Lopat or Reynolds vs. Wight.
Washington at St. Louis (night)
-Kuzava vs. Dorish.

Pittsburgh 33 56 .371 20 to get a hit in five times at bat. His
* * *teammates, however, made up for
TODAY'S GAMES this lapse by blasting five Brook-
Chicago at Brooklyn (N)-Min- lyn pitchers for 13 hits to fashion
ner vs. Palica. an easy 13-3 triumph over the
Pittsburgh at Philadelphia (N) Dodgers.
-MacDonald vs. Miller. Eight of St. Louis' hits went for
Cincinnati at Boston (N)-Raf- extra bases with outfielders Enos
fensberger vs. Chipman. Slaughter and Chuck Diering
St. Louis at New York (N)-Bra- bla sting two homers apiece.
zle vs. Jansen. Slaughter also hit a double to drive

DAILY OFFICIAL BULLETIN

AWE
h th

(Continued from Page 2)
Bach, Schubert, Georges Auris,
Yrjo Kilpinen, and Samuel Bar-
ber, and will be open to the pub-
lic. Miss Hampton is a pupil of
Philip Duey.
Organ Recital: Robert Noehren,
University Organist, will play the
second of two programs scheduled
for the summer session, at 4:15 p.-
m., Sunday, in Hill Auditorium. It
will include Bach's Prelude and
Fugue in F minor, Canonic Varia-
tions on "Von Himmel hoch da
komm' ich her," Fugue in G major,
Canzona, Trio-Sonata No. 6 in G
major, and Fantasia and Fugue in
G Minor. The general public is
invited.
Student Recital: Walter Evich,
Violinist, will present a program at
8:30 p.m. tomorrow in the Archi-
tecture Auditorium, in partial ful-
fillment of the requirements for
the degree of Bachelor of Music. A
pupil of Paul Doktor, Mr. Evich
will play compositions by Tartini,
Bach, Mozart, and Edouard Lalo.
His program will be open to the
public.
Collegium Musicum, under the
direction of Louise Cuyler, 8:30
p.m. Monday, Rackham Assembly
Hall. The program will include the
following: Music for wind instru-
ments by Gabrieli, Pezel, and Pur-
cell, played by Charles Kirsch and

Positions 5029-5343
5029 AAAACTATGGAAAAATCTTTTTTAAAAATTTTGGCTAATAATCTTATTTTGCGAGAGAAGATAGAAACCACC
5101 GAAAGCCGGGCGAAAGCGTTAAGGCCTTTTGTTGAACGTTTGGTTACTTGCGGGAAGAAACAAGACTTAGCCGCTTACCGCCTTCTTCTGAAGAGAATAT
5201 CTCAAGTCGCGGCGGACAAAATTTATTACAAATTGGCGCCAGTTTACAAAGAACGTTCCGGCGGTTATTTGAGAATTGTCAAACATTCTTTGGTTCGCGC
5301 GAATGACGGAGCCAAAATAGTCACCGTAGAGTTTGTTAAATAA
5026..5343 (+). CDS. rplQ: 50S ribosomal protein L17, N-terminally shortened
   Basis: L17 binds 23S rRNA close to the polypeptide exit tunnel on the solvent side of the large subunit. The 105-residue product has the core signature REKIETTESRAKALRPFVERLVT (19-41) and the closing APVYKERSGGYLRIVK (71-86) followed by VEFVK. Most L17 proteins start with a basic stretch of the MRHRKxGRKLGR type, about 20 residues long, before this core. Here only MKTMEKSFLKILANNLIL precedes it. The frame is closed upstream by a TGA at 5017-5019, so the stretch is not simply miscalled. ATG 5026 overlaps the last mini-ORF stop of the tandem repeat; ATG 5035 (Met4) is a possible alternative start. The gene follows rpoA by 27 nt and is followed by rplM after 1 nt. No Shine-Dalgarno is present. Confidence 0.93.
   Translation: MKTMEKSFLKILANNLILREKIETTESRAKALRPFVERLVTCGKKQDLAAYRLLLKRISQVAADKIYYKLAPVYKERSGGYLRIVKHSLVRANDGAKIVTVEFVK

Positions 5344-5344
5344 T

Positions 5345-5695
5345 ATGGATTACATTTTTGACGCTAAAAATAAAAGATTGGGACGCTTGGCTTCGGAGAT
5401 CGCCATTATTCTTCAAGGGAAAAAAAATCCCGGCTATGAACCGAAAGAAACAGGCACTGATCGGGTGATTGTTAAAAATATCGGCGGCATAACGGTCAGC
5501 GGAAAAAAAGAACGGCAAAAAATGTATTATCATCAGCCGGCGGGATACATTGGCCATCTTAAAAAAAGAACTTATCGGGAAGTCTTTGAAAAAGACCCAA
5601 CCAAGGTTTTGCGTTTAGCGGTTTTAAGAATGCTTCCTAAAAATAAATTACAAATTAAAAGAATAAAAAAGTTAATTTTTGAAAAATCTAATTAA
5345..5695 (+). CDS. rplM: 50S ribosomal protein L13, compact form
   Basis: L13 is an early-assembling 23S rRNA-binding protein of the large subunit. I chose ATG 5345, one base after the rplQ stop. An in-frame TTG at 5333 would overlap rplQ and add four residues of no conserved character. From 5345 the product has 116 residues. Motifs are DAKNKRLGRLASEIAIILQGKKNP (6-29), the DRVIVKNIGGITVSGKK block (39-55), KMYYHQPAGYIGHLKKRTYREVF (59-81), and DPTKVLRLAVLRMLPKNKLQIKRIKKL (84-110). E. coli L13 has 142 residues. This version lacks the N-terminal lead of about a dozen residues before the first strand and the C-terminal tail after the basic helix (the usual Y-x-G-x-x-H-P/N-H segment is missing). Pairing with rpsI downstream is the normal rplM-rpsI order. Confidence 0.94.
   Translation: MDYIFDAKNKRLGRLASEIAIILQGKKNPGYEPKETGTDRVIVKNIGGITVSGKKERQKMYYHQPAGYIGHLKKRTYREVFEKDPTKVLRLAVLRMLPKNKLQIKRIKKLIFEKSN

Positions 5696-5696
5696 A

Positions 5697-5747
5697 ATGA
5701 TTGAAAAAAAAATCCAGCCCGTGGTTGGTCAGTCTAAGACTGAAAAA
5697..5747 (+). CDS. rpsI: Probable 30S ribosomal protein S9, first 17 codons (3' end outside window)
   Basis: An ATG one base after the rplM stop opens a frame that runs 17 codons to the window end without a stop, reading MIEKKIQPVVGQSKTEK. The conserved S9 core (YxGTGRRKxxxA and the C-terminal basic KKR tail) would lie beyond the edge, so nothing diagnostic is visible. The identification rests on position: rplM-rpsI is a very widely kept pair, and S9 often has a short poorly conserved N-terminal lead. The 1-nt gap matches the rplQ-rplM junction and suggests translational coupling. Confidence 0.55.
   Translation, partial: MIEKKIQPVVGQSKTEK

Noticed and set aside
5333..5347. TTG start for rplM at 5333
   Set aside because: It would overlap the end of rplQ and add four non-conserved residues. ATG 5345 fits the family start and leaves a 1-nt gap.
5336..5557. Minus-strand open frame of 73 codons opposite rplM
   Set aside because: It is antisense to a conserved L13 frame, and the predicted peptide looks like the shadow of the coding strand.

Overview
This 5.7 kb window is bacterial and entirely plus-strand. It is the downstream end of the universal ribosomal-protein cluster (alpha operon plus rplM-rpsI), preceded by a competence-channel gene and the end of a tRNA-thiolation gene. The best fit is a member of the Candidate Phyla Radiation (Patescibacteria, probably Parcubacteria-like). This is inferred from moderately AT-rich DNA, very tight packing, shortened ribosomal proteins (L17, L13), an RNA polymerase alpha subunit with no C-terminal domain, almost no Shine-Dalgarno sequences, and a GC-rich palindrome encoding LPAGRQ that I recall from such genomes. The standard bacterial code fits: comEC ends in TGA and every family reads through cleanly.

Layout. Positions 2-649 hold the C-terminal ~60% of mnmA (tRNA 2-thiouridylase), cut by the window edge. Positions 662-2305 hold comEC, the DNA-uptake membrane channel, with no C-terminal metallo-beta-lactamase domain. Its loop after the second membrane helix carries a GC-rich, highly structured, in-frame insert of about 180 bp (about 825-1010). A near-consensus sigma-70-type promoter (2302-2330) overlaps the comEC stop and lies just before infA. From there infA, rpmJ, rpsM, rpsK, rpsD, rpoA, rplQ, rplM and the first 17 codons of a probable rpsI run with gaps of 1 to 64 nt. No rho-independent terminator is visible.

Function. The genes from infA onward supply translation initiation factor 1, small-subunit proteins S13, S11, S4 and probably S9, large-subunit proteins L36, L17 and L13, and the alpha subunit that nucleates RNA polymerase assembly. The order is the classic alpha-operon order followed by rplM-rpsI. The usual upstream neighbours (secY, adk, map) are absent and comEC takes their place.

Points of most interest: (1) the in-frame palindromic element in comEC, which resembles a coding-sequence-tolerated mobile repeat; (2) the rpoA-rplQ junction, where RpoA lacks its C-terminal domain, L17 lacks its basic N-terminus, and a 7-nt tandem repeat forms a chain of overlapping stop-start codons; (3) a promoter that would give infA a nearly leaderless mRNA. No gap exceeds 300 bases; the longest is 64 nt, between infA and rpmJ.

R i c h a r d Dunham, Trumpets,
Charles Houser, Horn, Leslie Bas-
sett, Trombone, William Weich-
lein, Bassoon, Conducted by "An-
drew Minor; Music for flute and

harpsichord by Dornel, and Leon-
ardo Vinci, played by Lorraine and
Nathan Jones; Tvo Fantasias by
John Jenkins, conducted by Ro-
bert Warner and played by Ger-
aldine Schmrker, Henry Wenzel,
violins, Kurt Schuster and Emil
Simonel, violas, Charlotte Lewis'
and Daphne Ireland, cellos; Dia-
logue entre Madeleine and Jesus,
and Laudate Dominum omnes
gentes, by Marc-Antoine Chapren--
tier, conducted by Wiley Hitch-
cock, and presented by Grace
Hampton, Soprano, Richard Mill-
er and Robert Pearson, Tenors,
Jack Wilcox, Baritone, Alfred Boy-
ington and James Vandersall, vio-
lins, and Daphne Ireland, cello.
Open to the general public.
Exhibitions
General Library, main lobby
cases. Contemporary literature
and art (June 26-July 26).
Museum of Archaeology. From
Tombs and Towns of Ancient
Egypt.
Museums Building. R o t unda
exhibit, Fossil Flora of the Mi-
chigan Coal Basin. Exhibition
halls, "Some Indian Cultures of
North and South America."
Law Library. History of Law
School (basement); classics for
collectors (reading room).
Museum of Art. Oriental cera-
mics (June 26-August 18). Mo-
dern graphic art (July 2-30).
Clements Library. American
Colonial Culture. (July 5-August
1).

Events Today
Band Conductors Workshop. 8
a.m.-9:30 p.m., Michigan Union.
Summer Meeting of the Linguis-
tic Society of America: 2-5 p.m.,
7:30-10 p.m., Rackham Amphithe-
atre.
Lane Hall Coffee Hour: 4:30-6
p.m. Informal. Relax after classes.
with your friends.
Astronomical Colloquium. 2 p.m.
today at the Observatory. Speaker:
Dr. S. Chandrasekhar, Yerkes Ob-
servatory. Subject: "Stellar Sta-
tistics."
Young Progressives of America:
Party 'at 1442 Griswold, Detroit
for Ed Lanning, delegate to World
Student Congress. Cars leaving
Michigan League, 7:30 p.m. today.
Return same night.
Grad Student Mixer, 8:30 p.m.
today, Rackham Assembly Hall.
The subject of the University
Museum's program tomorrow will
be "Birds and Beasts in their Na-
tural Habitat." Short moving pic-
tures entitled "Glacier Park Stu-
dies" and "Wild Fowl Conserva-
tion" will be shown in Kellogg Au-
ditorium at 7:30 p.m. Related ex-
hibits will be on display at the Mu-
seums Building from 7 to 9 p.m.
Coming Events
Graduate Outing Club: Over-
night trip. Meet at Rackham, 10
a.m. tomorrow.

PHILS 13, CUBS 3 j
PHILADELPHIA - (AP) - The
Philadelphia Phillies held to their
one and one-half game lead in
the National League yesterday as
southpaw Curt Simmons racked
up his 14th pitching victory with
a 13-3 decision over the Chicago
Cubs.
Simmons, who leaves Saturday
for two weeks at a National Guard
encampment, kept the Cubs' seven
hits well scattered, fanned five
and walked the same number. He
is the first pitcher in the National
circuit to win 14 games.
Andy Pafko struck the only long
blow off the southpaw slants of
Simmons as the Cubs bowed to
the Whiz Kids for the fourth
straight time. He hit his 19th ho-
mer with the bases empty in the
sixth.
* * *
BRAVES 5, BUCS 3
BOSTON - (P)- Lefty Warren
Spahn hurled the Boston Braves
back into the National League's
third spot by notching his 12th'